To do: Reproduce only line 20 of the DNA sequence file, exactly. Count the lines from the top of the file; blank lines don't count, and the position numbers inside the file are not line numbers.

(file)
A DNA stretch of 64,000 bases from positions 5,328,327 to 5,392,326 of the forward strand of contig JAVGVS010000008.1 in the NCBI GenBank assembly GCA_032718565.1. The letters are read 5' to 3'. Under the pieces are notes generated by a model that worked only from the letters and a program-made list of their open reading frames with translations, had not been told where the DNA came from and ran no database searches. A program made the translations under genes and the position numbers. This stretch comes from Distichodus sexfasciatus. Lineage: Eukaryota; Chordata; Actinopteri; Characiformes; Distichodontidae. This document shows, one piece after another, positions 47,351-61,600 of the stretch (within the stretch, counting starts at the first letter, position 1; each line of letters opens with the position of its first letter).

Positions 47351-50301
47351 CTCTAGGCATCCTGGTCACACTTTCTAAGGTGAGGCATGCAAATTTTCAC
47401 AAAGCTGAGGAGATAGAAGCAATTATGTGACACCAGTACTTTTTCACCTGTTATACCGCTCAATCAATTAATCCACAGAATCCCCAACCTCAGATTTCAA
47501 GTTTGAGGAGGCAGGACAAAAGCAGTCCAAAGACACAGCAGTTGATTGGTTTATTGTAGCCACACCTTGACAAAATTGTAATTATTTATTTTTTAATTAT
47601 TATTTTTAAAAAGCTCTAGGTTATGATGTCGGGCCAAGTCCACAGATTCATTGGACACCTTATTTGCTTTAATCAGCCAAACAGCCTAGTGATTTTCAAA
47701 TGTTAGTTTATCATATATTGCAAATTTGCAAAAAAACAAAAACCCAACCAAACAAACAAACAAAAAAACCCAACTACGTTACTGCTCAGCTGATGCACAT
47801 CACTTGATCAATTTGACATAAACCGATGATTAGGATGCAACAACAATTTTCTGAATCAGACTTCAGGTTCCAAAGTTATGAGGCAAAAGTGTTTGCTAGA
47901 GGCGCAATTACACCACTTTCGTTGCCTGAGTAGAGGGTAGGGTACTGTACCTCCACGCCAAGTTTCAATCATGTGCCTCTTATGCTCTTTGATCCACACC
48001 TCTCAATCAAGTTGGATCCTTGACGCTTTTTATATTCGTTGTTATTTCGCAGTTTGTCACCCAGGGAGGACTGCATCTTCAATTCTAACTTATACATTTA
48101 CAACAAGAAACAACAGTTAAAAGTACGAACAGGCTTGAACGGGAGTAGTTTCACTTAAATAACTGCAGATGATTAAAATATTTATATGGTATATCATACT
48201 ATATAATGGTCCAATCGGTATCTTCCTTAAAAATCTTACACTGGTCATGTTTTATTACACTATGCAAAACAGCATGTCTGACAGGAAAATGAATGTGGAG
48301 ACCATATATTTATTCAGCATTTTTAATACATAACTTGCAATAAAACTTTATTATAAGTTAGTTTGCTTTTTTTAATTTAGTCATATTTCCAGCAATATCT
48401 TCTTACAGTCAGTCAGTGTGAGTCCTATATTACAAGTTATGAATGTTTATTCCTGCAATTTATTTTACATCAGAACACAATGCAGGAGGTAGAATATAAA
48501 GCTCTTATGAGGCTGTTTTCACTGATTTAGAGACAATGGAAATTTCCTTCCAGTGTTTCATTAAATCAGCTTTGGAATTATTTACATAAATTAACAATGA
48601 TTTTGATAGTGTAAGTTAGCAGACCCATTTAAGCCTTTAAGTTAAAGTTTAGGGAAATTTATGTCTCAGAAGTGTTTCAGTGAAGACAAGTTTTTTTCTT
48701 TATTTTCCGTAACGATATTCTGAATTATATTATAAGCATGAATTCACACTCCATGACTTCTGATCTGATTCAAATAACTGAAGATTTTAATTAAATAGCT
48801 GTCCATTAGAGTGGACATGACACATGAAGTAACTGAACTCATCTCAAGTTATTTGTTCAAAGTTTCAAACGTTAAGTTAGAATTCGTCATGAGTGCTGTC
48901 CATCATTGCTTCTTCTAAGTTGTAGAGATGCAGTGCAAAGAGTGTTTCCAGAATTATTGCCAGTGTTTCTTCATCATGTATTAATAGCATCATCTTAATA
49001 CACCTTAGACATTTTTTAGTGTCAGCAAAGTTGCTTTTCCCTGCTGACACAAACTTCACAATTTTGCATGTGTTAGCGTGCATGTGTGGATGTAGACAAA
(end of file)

49001 CACCTTAGACATTTTTTAGTGTCAGCAAAGTTGCTTTTCCCTGCTGACACAAACTTCACAATTTTGCATGTGTTAGCGTGCATGTGTGGATGTAGACAAA